And Now for These Commercial Messages …
During my days as a youth pastor, I worked at a camp each summer where every time the camp director rose at the end of a meal to give the campers some new information for the day, the kids would break out into a song:
Announcements, announcements, announcements:
A terrible way to die, a terrible way to die,
A terrible way to be talked to death,
A terrible way to die.
That little song still pops into my head every Sunday morning when it’s time for the announcements in worship. No matter where you put them, announcements tend to get in the way of worship, just like commercials get in the way of a good TV show.
I know I shouldn’t be so cranky about them, but in a world where people have access to instant information at the touch of a button, there are those who still want the pastor to mention something to the whole congregation in worship “so that everyone will know.”
Well, let’s see — we already put it in the bulletin that’s in your hands every Sunday, on the screen in the front of the sanctuary every Sunday, in the weekly news email you receive every Wednesday, on the news page of the website and our church mobile app for your smartphone, and plastered it in posters all over the church. We posted it on our Facebook and Twitter feeds. We even put it in the monthly newsletter and sent you a postcard reminder. But, yeah, let’s burn some of the time we dedicate to worshiping the Lord to make sure you “know.”
It’s like that old adage: “If a tree falls in the forest and the pastor doesn’t tell you about it, did it actually happen?” Or something like that.
Conventional wisdom says that people need to hear the same information six times before they’ll respond to it, but in a world where people are constantly bombarded with information, do we really believe one more announcement will help? And then there are the people who run up to you right before you are ready to process into the sanctuary and say breathlessly, “Pastor, can you make sure to announce the quilting society stitching contest that’s happening six weeks from Tuesday?”
It’s enough to drive a pastor to distraction. Oh, and by the way, the men’s group will be having a seminar on “Eliminating Distractions” eight months from Friday. Make sure you mention that, too.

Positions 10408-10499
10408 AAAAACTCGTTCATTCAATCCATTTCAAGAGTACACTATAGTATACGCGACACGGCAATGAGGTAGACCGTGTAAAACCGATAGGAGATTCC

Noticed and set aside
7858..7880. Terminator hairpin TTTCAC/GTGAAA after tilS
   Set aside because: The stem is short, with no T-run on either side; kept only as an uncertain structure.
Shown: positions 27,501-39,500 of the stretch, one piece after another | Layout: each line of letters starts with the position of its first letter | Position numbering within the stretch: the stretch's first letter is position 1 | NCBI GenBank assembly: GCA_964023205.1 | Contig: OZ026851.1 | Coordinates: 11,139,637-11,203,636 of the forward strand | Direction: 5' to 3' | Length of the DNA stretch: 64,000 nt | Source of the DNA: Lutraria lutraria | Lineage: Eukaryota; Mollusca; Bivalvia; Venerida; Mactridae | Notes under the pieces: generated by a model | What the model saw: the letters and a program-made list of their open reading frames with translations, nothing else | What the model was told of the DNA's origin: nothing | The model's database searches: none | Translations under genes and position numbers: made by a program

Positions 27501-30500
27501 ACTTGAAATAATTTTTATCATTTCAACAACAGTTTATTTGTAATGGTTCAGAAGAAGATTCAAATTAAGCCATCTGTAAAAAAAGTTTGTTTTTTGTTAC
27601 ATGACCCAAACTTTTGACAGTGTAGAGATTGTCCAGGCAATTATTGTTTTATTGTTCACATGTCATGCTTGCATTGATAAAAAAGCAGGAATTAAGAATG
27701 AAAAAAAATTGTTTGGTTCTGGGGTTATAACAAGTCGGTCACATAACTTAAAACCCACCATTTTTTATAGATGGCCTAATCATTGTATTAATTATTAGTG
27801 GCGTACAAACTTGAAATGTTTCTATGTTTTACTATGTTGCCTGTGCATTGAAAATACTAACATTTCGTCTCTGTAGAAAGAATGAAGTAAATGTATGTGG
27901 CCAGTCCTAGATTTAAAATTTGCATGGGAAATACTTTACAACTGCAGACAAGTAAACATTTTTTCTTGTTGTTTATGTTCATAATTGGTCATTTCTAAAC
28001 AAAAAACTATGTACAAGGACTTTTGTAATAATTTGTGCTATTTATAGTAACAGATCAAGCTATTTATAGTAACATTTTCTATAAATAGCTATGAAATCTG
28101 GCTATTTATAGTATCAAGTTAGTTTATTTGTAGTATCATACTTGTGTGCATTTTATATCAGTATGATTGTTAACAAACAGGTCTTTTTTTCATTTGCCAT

Still, we know we have to do these announcements, just like we have to go to the dentist every six months to have our teeth cleaned (and it’s just as fun). Much as I despise them, there are some ways you can incorporate announcements in worship that will maximize their impact while minimizing the stress:
First, only announce things in worship that affect the whole congregation. These are the big “need to know” items that most people can be involved in. If an event only impacts a certain segment of your people, then it’s not getting an announcement from the pulpit. Refer to the other methods of communication you have and point people to those.
Second, limit announcements to the “Top 3” each week. Pick only the three most important things you absolutely have to announce. These would be things that, again, affect everyone and are also time dependent (within two weeks).
Three, consider video announcements. We have moved toward producing a short, two-minute video each week where a member of our staff welcomes people and gives the weekly top three. That keeps the length of the announcements uniform and also provides a way for you to share them on social media during the week. You don’t have to have a lot of equipment or expertise to do this.
Four, do announcements before beginning the worship service or immediately following. We run our announcement video just prior to the welcome and call to worship. It provides a way for people to know that the service is about to begin, and it’s far more entertaining than the same talking head every week. If you don’t use video, give your announcements up front before the service begins. Yes, some people will complain that they weren’t there in time for the announcements, but that’s on them and you can say with absolute integrity, “We announced it on Sunday!”
Five, develop a process for receiving and promoting information and stick to it. Use a form, have a deadline, and give people specific instructions for getting announcements into your various communication platforms. If someone refuses to use the process, they’re not getting an announcement. Since we went to that system, no one grabs me on the way into worship to ask me to promote their stuff.
The key to all of this is getting the right information to your congregation in a timely way without taking time away from worship. If you take control of your announcements, they won’t be such a terrible way to die!